You’ll then randomly choose who goes first, but before the first player acts each player will take one of their discs and place it at the edge of the table.  The disc is then moved twice onto the board.  This is repeated with all the players’ discs until all are on the table.

At the beginning of  every player’s turn you must announce  what you are doing with that disc, either moving it or attacking with it. This is very important for the sake of taking or doing damage.  Movement is very simple – just flick where you want to go up to the number listed on the character’s card.  You have to be careful and have good control when moving since if you hit another disc, including your own, the disc you’re moving will take a point of damage.  Although, if you hit a piece of terrain while moving your disc will not take damage.  The rules for attacking are basically the reverse of moving.  To attack just flick your disc into another opponent’s disc.  The opponent’s disc will take a point of damage.  If you attack and hit terrain your disc will take a point of damage as well. Also, if anyone’s disc falls off the table either during movement or attacking that disc takes a point of damage.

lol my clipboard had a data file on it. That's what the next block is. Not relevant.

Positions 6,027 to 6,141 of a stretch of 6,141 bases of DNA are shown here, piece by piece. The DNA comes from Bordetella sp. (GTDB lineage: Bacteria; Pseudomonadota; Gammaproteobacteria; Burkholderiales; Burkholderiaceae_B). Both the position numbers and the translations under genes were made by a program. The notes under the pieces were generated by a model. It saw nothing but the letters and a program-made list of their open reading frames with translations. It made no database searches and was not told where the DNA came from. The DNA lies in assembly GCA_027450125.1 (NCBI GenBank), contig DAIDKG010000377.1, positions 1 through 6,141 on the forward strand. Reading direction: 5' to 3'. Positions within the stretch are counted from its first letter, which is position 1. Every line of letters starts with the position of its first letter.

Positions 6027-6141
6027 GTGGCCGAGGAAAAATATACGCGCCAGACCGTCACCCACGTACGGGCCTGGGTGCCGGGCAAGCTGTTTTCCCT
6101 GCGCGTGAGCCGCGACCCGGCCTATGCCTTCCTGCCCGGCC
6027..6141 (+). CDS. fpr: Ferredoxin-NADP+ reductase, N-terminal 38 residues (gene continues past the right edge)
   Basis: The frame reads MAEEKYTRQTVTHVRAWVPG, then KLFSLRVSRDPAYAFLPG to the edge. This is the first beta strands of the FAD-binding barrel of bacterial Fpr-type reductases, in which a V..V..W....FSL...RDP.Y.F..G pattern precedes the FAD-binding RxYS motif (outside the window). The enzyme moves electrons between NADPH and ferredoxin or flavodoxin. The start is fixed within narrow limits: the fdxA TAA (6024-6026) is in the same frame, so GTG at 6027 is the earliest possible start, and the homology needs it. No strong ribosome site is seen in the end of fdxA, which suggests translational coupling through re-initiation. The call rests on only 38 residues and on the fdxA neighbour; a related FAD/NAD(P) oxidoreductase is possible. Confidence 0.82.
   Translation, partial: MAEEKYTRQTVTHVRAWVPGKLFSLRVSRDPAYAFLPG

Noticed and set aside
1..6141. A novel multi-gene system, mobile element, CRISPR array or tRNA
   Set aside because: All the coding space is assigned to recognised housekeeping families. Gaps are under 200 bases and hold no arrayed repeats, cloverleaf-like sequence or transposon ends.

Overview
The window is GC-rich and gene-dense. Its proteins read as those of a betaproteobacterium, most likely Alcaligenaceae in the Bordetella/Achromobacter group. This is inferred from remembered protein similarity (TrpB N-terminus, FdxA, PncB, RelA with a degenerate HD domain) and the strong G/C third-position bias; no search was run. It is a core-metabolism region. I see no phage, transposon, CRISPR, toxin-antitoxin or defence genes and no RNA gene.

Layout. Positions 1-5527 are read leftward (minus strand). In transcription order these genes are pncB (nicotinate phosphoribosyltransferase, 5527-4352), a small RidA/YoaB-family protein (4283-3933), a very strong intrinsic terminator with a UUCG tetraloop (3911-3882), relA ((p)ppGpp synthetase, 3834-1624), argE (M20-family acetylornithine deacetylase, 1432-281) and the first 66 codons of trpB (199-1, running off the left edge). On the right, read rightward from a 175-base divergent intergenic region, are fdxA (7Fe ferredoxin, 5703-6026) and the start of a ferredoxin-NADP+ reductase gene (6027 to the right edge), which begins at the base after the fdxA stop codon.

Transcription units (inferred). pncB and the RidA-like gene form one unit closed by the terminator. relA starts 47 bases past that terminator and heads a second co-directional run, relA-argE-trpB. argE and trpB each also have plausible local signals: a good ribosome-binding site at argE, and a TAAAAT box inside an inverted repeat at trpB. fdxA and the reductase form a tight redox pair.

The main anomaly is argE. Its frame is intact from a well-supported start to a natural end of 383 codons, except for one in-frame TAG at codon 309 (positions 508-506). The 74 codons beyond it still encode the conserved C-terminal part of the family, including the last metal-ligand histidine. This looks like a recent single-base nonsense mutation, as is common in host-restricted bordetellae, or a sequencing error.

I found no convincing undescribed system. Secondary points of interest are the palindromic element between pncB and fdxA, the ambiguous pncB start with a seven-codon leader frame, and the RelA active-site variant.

One of the fun aspects of the game is doing combo damage to an opponent.  For example you attack an opponents’ disc and hit it for a point of damage, the attacked disc continues to move then hits a piece of terrain for a second point of damage, it’s momentum then causes it to fall off the table for a third point of damage!  The game limits you, though, from taking more than one point of damage from each kind of hit.  For example, you attack an opponent’s disc and hit it for one point, it then hits a piece of terrain for another point of damage and deflects into a second piece of terrain, but since it’s already taken a point of damage from the first piece of terrain the third point of damage from the second piece of terrain is then ignored.

So that’s the basic game.  The “advanced” game just adds in crates and items.  So let’s talk briefly about them.